Kinky Afro

Album: Pills 'N Thrills And Bellyaches (1990)
Charted: 5

Songfacts®:

  • This song about a dysfunctional inner city family borrows the vocal melody from Labelle's 1974 hit song "Lady Marmalade," substituting "yippie yippie ya ya yeah yeah" for "voulez-vous coucher avec moi."
  • Vocalist Shaun Ryder told NME that the idea for this track came from the Hot Chocolate song "Brother Louie." Said Ryder: "We just wanted to do a groovy song like that. We were gonna call it 'Groovy Afro' but we changed it to 'Kinky' after The Farm came out with 'Groovy Train.'"
  • Bassist Paul Ryder told The Guardian he thinks the song's opening line - "Son, I'm 30, I only went with your mother cos she's dirty" - is about him, as he had a child young. He explained: "Because I'm Shaun's younger brother, he was always observing me up close. When he sings, 'I had to crucify some brother today,' he points right at me."

    "And the line 'Dad, you're a shabby, you run around and groove like a baggy' has got to be about our dad," Paul Ryder added. "He was on tour with us all the time, let loose from Manchester, and enjoying himself all over the world."

    "'I don't have a decent bone in me' could be Shaun singing about himself,'" he continued. "For a while, he was called Evil Uncle X. He was up to a lot of bad things at that point. 'I never help or give to the needy' is another line like that."
  • This was The Happy Mondays' only chart-topper in the United States hitting #1 on the Billboard Modern Rock chart. Their most successful song was "Step On," which peaked at #57 on the Hot 100.
  • An afro is a hairstyle in which naturally short, curly black hair is allowed to grow out in a bush around the head. The style became popular in the late 1960s and early 1970s among the African American community. Jimi Hendrix, and members of The Jackson 5 and The Supremes all adorned large afros during that period.
  • Johnny Buckland of Coldplay says this was the first song he learned to play on guitar.

Comments: 4

  • Mad Chester from The MoonKinky Afro is pure blasphemy.
  • Harry Pitts from Golden ColoradoGreat band, they had something back then that was magic. Yes Cobain and Grohl probably liked this sound. Black Grape their best work by a different name, that is epic. Manchester probably the party capital of the western world in 1989-90, a certain cool.
  • Jon from Ripley Derbyshire Great band all very intelligent guys I love the kinky Afro video the blonde lady in blue was stunning I hope she is ok
  • Melinda from AustraliaCould you say its the best Happy Mondays song? No, cause they did so many brilliant songs. Too many to name.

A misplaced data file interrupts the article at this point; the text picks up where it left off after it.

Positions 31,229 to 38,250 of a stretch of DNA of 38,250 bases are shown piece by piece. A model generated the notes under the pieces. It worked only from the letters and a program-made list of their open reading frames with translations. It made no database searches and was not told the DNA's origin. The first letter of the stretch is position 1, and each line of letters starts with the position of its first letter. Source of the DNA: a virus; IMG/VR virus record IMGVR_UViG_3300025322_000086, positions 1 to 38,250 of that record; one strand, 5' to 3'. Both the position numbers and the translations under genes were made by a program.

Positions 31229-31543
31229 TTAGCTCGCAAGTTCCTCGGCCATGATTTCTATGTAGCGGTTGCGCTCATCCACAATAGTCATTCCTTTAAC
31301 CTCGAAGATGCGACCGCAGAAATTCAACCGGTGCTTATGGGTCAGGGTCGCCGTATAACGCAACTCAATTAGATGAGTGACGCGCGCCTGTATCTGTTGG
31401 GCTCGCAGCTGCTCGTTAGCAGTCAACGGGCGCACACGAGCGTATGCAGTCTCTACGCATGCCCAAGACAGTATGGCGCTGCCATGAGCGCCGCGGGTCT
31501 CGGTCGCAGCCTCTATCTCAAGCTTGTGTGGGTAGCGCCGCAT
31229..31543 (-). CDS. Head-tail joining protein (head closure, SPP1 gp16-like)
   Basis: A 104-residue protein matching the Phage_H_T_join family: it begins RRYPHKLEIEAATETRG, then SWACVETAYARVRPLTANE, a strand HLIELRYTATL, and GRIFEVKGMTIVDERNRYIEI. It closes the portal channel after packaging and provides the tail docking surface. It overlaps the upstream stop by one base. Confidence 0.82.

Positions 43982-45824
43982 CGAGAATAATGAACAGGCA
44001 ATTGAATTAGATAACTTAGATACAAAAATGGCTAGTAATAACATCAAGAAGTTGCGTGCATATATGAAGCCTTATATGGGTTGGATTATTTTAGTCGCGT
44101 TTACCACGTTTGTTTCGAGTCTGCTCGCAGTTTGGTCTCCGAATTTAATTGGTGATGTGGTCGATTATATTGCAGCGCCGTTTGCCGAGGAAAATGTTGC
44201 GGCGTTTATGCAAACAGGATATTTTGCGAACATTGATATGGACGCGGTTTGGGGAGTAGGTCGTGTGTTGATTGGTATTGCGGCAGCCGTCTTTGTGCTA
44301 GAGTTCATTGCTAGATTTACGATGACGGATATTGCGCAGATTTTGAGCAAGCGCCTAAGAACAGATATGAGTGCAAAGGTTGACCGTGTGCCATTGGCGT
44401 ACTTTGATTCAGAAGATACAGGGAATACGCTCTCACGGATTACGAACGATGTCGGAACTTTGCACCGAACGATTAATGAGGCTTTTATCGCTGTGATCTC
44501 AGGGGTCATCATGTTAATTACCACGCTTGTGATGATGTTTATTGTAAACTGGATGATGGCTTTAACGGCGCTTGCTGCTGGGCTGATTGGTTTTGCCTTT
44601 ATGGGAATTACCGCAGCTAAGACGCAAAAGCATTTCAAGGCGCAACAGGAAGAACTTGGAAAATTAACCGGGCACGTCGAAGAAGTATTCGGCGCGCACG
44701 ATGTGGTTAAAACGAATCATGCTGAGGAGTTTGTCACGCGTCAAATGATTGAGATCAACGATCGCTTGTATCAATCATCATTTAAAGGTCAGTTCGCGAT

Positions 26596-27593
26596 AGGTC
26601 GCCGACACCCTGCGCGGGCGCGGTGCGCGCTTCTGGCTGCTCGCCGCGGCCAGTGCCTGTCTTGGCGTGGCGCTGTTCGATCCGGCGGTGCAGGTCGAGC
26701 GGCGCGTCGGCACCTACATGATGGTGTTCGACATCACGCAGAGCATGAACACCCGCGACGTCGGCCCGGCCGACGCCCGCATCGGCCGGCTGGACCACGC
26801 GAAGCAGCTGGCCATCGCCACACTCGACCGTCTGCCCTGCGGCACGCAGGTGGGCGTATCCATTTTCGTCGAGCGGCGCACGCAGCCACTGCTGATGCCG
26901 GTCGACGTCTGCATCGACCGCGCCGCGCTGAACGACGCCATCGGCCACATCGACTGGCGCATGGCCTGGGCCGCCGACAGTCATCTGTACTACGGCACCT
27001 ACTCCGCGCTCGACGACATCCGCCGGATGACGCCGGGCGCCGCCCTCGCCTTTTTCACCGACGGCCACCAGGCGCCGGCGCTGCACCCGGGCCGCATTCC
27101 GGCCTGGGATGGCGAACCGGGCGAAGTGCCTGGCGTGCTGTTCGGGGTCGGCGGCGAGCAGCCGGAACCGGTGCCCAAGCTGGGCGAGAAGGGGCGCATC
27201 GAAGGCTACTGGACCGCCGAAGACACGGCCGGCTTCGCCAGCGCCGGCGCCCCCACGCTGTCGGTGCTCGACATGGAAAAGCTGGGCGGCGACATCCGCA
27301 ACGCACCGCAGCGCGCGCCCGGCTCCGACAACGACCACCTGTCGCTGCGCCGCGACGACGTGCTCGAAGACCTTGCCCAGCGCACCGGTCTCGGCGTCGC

I just love Kinky Afro. But I just loved that whole musical movement. Known and named by the media as 'Madchester'.
    It may have only been passing thing. But it set a benchmark. And ive always believed Nirvana stole their sound from the Happy Mondays. Nirvana nuts will argue that one. But if you know both bands really well. You can hear it easily. Just sayin.
    And also, The Happy Mondays can easily claim to have created a musical style all of their own from 1988 onwards generally . Their take on electronica/dance music was all their own. And they were excellent.
    I tend to believe it was their distance from what was happening in London at the time, is what assured some thing musically unique. Reading any of Shaun Ryder's biographies. It Really demonstrates how determined bands in the North of England then were. To develop their own sound. And stick to it. They come across very uncompromising. Particularly the Stone Roses. But they had the general support of New Order in the background and everything that the Haciender Club could offer. To make a go of it. They seemed to have alot of self belief. And their backgrounds were harsh.
    Had Shaun Ryder, the lead singer, not succumbed to acute drug addiction. And been able to insist on total creative freedom. (The rest of the band argued to change the sound)

    And had New Order not had the most stupidest idea ...to insist on Talking Heads producing the final Happy Mondays album. Then the unique creativity of The Happy Mondays would have continued.
    And one thing i believe Shaun Ryder on.... the rest of the band was indulging in just as much drug addiction as he was in the end. And today he, Shaun Ryder lives with the totally inaccurate universially believed myth. That it was his drug addiction that put an end to the band. No! it was Talking Head's more old fashioned musical influence on the final album. Which die hard fans know, flopped.
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